Thanks for that clarification FJ... If it's a ramp service vehicle then it won't be 'ours' directly as we have contracted these services but if so it would still affect us directly. Not an aircraft; we hope so, but the world is not what it was in many once considered well-ordered areas and places...
RE: RE: Spitefull sabotage
The post did not refer to the tyres being slashed as aircraft tyres ,don't believe it for one minute ,they have security ,probably as good as ours , a tug or ground vehicle possibly but not an aircraft.
RE: RE: Spitefull sabotage
I'd rather not answer that specifically HR... Aircraft tyres are incredibly tough as one would imagine, so it would be no easy task to inflict damage 'on the fly' as it would probably play out in, say, a turnaround. It is the duty of every crew taking command of an aircraft for a flight sector(s), for one of the flight crew membbers to perform a 'walk around' visual check of the aircraft's condition (in addition to a similar check made by turnaround/ramp maintenance aircraft maintenance engineers, when they are present - not always). Tyres are always a particular point of focus as they can be damaged on the immediately previous landing event. If we get a hint that airside people (given they have special checks before they are given permission to work airside) are deliberately interfering with aircraft, we should also become aware of local police involvement because under the auspices of ICAO, most countries are signed up to and have implemented the necessary regulations to ensure safety in the air, worldwide. Any such inteference is normally treated very seriously indeed.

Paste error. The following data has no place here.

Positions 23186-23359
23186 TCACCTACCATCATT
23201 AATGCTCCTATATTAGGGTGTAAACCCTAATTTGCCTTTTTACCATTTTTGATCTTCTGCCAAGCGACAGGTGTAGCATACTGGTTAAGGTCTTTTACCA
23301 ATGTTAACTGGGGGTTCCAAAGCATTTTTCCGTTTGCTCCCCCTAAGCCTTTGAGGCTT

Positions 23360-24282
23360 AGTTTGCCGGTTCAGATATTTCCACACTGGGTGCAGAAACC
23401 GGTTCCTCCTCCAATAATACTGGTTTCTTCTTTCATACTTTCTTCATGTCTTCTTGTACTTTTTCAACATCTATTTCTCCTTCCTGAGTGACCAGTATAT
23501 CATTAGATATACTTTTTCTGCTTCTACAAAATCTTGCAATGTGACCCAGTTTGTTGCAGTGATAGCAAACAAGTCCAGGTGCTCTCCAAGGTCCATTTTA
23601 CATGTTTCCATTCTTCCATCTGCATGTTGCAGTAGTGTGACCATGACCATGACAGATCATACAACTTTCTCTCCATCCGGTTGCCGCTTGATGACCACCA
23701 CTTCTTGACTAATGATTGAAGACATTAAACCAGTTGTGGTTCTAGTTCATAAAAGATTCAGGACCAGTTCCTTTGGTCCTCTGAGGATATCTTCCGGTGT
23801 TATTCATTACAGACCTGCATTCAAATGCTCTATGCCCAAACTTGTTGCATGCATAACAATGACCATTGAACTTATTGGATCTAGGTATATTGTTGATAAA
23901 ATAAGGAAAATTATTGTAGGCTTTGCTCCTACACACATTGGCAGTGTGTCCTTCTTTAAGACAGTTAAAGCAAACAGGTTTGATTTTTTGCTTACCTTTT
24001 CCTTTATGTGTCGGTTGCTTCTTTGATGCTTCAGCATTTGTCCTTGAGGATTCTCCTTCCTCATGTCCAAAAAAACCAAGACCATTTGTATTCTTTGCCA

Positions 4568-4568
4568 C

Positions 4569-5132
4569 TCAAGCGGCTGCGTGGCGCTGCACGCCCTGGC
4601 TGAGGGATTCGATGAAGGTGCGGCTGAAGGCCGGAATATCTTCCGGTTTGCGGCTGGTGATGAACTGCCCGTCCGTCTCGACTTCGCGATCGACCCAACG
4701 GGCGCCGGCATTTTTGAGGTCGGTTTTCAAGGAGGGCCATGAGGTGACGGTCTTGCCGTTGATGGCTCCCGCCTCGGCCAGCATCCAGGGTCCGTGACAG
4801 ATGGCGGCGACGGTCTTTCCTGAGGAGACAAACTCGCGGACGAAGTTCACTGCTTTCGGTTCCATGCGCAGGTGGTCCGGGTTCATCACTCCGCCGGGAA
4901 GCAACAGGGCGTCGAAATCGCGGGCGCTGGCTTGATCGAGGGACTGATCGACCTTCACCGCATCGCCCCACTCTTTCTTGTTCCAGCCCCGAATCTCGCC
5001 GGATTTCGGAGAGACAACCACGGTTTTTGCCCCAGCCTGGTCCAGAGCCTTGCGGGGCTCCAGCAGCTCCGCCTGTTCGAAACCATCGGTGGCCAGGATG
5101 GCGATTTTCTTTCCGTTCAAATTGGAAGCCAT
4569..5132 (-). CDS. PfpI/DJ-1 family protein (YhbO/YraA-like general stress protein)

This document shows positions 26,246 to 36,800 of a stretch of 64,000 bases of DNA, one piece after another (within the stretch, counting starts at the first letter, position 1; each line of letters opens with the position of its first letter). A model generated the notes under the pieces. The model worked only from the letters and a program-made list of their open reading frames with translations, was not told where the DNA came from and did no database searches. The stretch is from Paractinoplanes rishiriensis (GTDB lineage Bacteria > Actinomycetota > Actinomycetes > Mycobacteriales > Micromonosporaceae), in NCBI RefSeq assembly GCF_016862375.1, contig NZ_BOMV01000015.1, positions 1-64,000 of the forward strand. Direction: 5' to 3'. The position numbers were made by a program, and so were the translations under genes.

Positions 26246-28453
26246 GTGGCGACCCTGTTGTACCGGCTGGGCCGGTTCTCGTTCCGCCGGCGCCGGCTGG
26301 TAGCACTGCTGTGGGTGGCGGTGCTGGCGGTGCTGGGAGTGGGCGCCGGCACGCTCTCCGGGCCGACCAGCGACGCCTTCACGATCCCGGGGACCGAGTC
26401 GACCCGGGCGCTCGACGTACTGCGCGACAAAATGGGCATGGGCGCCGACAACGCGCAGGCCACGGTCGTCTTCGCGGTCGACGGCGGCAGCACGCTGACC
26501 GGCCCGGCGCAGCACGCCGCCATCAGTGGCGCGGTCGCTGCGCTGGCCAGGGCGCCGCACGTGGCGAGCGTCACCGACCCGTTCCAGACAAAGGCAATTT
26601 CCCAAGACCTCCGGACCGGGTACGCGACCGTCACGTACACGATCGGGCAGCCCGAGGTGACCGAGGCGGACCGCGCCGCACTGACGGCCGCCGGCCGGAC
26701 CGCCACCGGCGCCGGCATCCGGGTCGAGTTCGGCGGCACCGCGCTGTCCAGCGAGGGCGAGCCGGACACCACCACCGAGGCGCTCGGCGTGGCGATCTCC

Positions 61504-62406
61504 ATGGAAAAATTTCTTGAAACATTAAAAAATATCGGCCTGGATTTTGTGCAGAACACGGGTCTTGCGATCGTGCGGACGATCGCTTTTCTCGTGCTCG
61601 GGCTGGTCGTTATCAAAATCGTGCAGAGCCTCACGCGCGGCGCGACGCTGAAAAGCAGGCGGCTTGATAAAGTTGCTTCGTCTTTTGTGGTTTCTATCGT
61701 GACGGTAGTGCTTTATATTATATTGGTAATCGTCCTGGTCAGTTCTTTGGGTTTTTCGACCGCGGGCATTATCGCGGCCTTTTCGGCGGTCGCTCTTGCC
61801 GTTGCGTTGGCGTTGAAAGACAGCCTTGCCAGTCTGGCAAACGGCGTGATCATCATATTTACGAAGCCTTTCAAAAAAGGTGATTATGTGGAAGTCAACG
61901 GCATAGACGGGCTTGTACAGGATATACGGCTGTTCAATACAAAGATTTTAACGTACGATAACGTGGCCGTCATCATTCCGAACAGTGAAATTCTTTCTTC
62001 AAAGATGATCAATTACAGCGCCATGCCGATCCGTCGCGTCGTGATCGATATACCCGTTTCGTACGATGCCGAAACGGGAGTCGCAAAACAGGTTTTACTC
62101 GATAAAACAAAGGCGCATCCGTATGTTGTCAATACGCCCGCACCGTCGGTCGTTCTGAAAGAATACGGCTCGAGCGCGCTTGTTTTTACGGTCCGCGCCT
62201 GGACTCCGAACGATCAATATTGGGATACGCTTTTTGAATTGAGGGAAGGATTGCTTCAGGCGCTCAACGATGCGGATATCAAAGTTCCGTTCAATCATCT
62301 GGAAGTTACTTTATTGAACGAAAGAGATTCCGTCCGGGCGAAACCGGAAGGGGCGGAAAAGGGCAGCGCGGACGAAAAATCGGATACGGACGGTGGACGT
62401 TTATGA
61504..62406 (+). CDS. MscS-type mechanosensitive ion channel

RE: Break Even
Welcome Ifti787 - FJ can reach break even without adding new hubs or new planes:they just need to work the existing fleet a bit harder, ie another couple of hours per day. And Fastjet Tanzania could be a perfectly viable business on its own with several airfields due to be upgraded to handle jets. FJ wants to be a bigger, pan-African operator - but it doesn't *need* to be. To continue at current ops level only, we would probably need to raise $5m to see us through to profitability. But the picture is complicated by the planned sale of 51% of FJ Tanzania to locals. If that were to happen before January then we arguably wouldn't need to raise any cash at all. However, we do intend to add four more planes to the FJT fleet next year - but they don't count as current ops. But the plan is to build new hubs in Zambia, Kenya and possibly one other next year and those will require funding by FJ, even if they sell 51% of those operations to local investors. Your guess is at least as good as mine as to how much seed funding these new businesses will need to get going and become profitable.
RE: Spitefull sabotage
How do you go about slashing a aircraft tyre?
Thanks Fjetcrazy! One thing that is really keeping me motivated is the obvious fear that other airlines have of Fastjet. That coupled with the Ethiopian CEO's specific mention of Fastjet and I think we are on to a winner...
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